Various groups and individuals pressured Mitch Daniels to run for office.


On March 6,2011, Mitch Daniels was the winner of an Oregon straw poll.


On May 5,2011, Mitch Daniels told an interviewer that he would announce "within weeks" his decision of whether or not to run for the Republican presidential nomination.


Mitch Daniels said he felt he was not prepared to debate on all the national issues, such as foreign policy, and needed time to better understand the issues and put together formal positions.


Mitch Daniels announced he would not seek the Republican nomination for the presidency on the night of May 21,2011, via an email to the press, citing family constraints and the loss of privacy the family would experience should he become a candidate.


Mitch Daniels was the only American university president and one of two national political figures to make the global list.


Mitch Daniels' selection had the "full endorsement of the search committee" when on June 21,2012, the Board unanimously elected Mitch Daniels to the position.


In preparation for his term as President of Purdue University, Mitch Daniels stopped participating in partisan political activity during the 2012 election cycle and focused instead on issues related to higher education and fiscal matters.


Mitch Daniels has continued this practice, opting to send Open Letters to the Purdue community instead of giving a formal State of the University speech, as is more common in higher education.


Mitch Daniels worked out most days at the student gym and ate frequently with students in dining facilities and Greek houses.


At the Spring 2021 Commencement, Mitch Daniels rode into the Purdue Football Stadium on a couch car designed by Purdue students that was often spotted on campus during that academic year.


In 2015, Mitch Daniels announced plans to open the Purdue Polytechnic Indianapolis high school, designed to be a bridge for inner-city students to Purdue by admitting graduates directly to Purdue.


Mitch Daniels described the high school as an attempt to increase the number of low-income, first-generation, and minority students who are prepared for Purdue.


Mitch Daniels has been criticized by student groups and faculty for his unwillingness to take stronger stances on public displays of white supremacy on campus.


In 2019, Mitch Daniels met with Purdue student government leaders to discuss a controversy surrounding a Purdue student who was unable to buy cold medicine when an off-campus CVS clerk did not accept his Puerto Rican driver's license as valid.


The University Senate's Equity and Diversity Committee issued a statement calling Mitch Daniels's phrasing "problematic" stating, "The idea that there is a scarcity of leading African American scholars is simply not true".


In June 2020, as the Black Lives Matter movement gained national momentum, Mitch Daniels endorsed the creation of a university system-wide task force to examine racial inequality in response to the murder of George Floyd and other incidents of racial injustice.


Tuition at Purdue, prior to Mitch Daniels' arrival, had increased every year since 1976.


Two months after Mitch Daniels assumed his role as president, Purdue announced it would freeze tuition for two years, eventually extending the freeze for ten years, through 2023.


The total cost of attending Purdue has fallen since Mitch Daniels assumed Purdue's presidency.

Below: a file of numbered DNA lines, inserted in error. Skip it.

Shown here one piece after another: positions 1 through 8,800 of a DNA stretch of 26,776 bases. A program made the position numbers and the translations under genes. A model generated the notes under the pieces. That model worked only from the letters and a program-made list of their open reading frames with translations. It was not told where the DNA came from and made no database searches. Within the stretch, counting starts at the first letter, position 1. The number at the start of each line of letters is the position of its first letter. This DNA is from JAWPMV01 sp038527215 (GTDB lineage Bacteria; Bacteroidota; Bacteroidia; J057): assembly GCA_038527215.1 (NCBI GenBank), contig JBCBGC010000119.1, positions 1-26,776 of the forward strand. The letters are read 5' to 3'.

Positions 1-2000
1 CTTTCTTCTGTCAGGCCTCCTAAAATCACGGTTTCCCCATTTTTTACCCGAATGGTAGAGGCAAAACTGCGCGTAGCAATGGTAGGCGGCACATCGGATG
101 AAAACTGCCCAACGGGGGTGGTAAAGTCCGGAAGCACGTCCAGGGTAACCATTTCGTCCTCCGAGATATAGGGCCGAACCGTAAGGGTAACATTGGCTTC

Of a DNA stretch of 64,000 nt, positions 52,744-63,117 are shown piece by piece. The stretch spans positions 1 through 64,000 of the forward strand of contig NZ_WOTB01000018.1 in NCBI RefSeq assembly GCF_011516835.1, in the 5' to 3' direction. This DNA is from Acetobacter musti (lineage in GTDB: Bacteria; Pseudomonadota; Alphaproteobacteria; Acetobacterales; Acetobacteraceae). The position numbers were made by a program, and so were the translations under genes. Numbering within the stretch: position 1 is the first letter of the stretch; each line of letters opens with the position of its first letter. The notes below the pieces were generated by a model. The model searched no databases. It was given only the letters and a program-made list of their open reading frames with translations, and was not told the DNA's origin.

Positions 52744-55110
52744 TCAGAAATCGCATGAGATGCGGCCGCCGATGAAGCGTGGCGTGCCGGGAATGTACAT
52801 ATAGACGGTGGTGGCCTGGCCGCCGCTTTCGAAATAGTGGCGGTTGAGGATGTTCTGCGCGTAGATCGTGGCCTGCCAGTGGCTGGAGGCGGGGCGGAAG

Mitch Daniels announced the first tuition freeze before the state had determined Purdue's funding for the next biennium.


Mitch Daniels reduced meal plan rates for students by 10 percent, froze housing costs, and cut the university's cooperative education fees which had previously increased every year.


In fall 2014, Mitch Daniels announced a deal with Amazon to save students on textbooks and provide students, faculty and staff with free one day shipping to locations on campus.


In September 2013, Mitch Daniels announced the first major priorities of his administration, known as "Purdue Moves".


The plan continued Mitch Daniels' focus on affordability but called for new investments such as the hiring of 165 new faculty in STEM disciplines, expansion of flipped classrooms, growing summer enrollment, investments in plant science and drug discovery research, and the creation of competency-based degree programs and some three-year degree options.


In 2021, Mitch Daniels announced an expansion of the original moves called "Next Moves".


Mitch Daniels announced in April 2020 that Purdue intended to welcome students back on campus in the fall, becoming one of the earliest university leaders to do so, saying it would be an "unacceptable breach of duty" to not reopen.


Mitch Daniels released a plan called Protect Purdue that was designed to protect the most vulnerable of Purdue's campus from the disease by relying on masking, contact tracing, facility modifications, and a student pledge.


Mitch Daniels was replaced by Dr Mung Chiang as President of Purdue University effective January 1,2023.


In February 2013, Mitch Daniels was asked to co-chair a National Research Council committee to review and make recommendations on the future of the US human spaceflight program.


In March 2013, Mitch Daniels was elected to the board of Energy Systems Network, Indiana's industry-driven clean technology initiative.


In June 2015, Mitch Daniels was elected to serve on the board of directors for Indiana software company Interactive Intelligence until its sale to Genesys.


In July 2015, Mitch Daniels became a co-chair of the Committee for a Responsible Federal Budget.


In November 2016, Mitch Daniels was elected to serve on the board of directors for Norfolk Southern Corporation.